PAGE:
Ephraim Brevard Ewing (1819 - June 21, 1873) was a Justice of the Supreme Court of Missouri from 1859 to 1861 and from January 1873 until his death that Summer.
Early life, education, and political career
Born in Todd County, Kentucky, in 1819, Ewing was the son of Rev. Finis Ewing, a distinguished divine. Ewing was educated at Cumberland College, and was admitted to the bar in 1842. Ewing was a Missouri Secretary of State from 1849 to 1853, having been elected as a Democrat from Ray County, Missouri. In 1857, he became Missouri Attorney General.
In 1859, Ewing he was elected to the Missouri Supreme Court. He was removed from the bench in 1861, along with William Barclay Napton and William Scott, for refusing to sign a loyalty oath swearing allegiance to the Union in the American Civil War. Two months earlier a strongly pro-Union provisional government seized control of the state after Federal forces occupied Jefferson City, exiling Claiborne Jackson and pro-Confederate members of the state legislature. The provisional government then set about securing the loyalty oaths of those remaining.The removed judges were replaced by the appointments of Barton Bates William Van Ness Bay, and John D. S. Dryden; all three appointees were elected to their seats in 1863.
Ewing returned to the bench in 1870, when he was elected as a judges of the St. Louis Circuit Court, and in the election of 1872, Ewing received 155,911 votes to win election as a Liberal candidate to one of two new seats established on the court. Ewing assumed office in January 1973, but died suddenly in June of that year. In the term prior to his death, he delivered a number of noted opinions, including Newmeyer v. Missouri, etc., R. R. Co., 52 Mo. 81; Pier v. Heinrichoffen, 52 Mo. 333; Ketchum v. American Express Co., 52 Mo. 390; Pacific Railroad Co. v. Cass County, 53 Mo. 17; and Straub v. Soderer, 53 Mo. 38.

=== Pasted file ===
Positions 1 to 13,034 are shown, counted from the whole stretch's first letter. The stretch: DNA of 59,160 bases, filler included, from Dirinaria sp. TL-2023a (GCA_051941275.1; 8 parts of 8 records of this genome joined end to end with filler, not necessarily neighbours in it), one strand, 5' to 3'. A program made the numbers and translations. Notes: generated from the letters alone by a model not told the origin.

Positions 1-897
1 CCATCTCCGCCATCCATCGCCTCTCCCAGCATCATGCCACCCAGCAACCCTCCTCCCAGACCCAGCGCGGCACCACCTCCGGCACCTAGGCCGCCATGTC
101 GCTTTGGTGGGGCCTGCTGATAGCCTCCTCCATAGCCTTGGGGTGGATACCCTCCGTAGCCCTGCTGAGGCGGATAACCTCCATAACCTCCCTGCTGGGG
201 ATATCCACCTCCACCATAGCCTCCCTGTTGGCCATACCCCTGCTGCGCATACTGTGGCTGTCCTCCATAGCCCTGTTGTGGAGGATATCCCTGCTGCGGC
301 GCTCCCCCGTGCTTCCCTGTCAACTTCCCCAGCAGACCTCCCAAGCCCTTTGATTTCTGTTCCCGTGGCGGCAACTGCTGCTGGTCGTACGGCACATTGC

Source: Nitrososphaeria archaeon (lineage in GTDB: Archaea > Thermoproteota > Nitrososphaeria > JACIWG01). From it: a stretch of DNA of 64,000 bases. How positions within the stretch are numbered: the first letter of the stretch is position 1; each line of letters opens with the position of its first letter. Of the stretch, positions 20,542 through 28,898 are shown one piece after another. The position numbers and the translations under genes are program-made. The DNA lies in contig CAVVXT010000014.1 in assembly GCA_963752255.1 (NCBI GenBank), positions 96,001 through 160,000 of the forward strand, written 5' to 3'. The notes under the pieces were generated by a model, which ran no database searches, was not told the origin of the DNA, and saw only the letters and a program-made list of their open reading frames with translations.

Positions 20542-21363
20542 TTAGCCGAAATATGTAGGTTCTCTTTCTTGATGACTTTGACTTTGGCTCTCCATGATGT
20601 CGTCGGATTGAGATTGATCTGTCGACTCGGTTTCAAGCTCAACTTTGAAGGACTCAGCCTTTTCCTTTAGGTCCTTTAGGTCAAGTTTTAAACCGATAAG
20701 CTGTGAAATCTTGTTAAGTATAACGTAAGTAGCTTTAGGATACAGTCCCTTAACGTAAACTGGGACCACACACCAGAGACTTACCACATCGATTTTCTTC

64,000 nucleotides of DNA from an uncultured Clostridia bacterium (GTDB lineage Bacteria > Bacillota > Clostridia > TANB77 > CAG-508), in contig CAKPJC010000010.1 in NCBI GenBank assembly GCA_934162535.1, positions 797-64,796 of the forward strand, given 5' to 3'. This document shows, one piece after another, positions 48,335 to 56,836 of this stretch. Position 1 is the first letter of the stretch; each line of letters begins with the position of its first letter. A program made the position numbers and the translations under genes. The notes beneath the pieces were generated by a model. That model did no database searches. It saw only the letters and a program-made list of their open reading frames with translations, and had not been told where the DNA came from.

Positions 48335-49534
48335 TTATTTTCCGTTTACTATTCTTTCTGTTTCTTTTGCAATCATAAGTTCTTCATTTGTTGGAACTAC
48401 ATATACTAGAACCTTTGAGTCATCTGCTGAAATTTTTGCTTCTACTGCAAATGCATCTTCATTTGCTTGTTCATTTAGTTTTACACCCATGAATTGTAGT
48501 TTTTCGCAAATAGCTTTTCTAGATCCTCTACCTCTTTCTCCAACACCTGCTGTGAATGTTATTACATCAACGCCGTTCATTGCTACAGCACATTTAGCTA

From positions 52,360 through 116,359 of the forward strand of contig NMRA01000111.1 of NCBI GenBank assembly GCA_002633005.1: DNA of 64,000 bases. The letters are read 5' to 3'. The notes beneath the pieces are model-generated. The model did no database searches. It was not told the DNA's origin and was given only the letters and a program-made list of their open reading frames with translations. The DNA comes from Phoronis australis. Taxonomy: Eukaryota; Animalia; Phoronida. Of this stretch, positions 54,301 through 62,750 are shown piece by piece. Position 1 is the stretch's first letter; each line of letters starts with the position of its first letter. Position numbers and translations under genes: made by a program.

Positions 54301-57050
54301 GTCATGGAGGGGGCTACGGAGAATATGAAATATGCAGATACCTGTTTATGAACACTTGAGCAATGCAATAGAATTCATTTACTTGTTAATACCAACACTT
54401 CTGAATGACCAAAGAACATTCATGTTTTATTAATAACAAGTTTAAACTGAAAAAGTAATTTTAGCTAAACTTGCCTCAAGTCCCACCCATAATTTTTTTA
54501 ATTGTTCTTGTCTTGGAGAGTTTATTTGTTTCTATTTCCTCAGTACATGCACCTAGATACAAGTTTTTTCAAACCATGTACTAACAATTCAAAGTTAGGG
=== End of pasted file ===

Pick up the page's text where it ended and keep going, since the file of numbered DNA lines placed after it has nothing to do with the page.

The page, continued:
Described as "tall and exceedingly spare", Ewing had "a large family, a number of whom [became] well known in public life". In July 1873, shortly after Ewing's death, his eldest daughter, Anna, married Francis Cockrell, who would go on to become a United States Senator.
- L. C. Krauthoff, The Supreme Court of Missouri, in Horace Williams Fuller, ed., The Green Bag (1891), Vol. 3, p. 180.
- "The Late Judge Ewing", The Sedelia Democrat (June 24, 1873), p. 1.
- Christensen, Lawrence O. Dictionary of Missouri Biography, University of Missouri Press, 1999, pp. 568-569.
- "William Barclay Napton profile". The State Historical Society of Missouri. 4 April 2011. Retrieved 8 August 2012.
- Phillips, Christopher and Pendleton, Jason L. The Union on Trial: The Political Journals of Judge William Barclay Napton (University of Missouri Press, 2005).
- Kenneth H. Winn, Missouri Law and the American Conscience: Historic Rights and Wrongs (2016), p. 92.
- "Politics", Chicago Tribune (November 28, 1872), p. 4.
- "Mrs. Cockrell's Life Ends". Mexico Weekly Ledger. Mexico, Missouri. January 11, 1894. p. 2. Retrieved January 14, 2016.
John Crowley Richardson
| Justice of the Missouri Supreme Court
William Van Ness Bay
John D. S. Dryden
Newly created seat
William Barclay Napton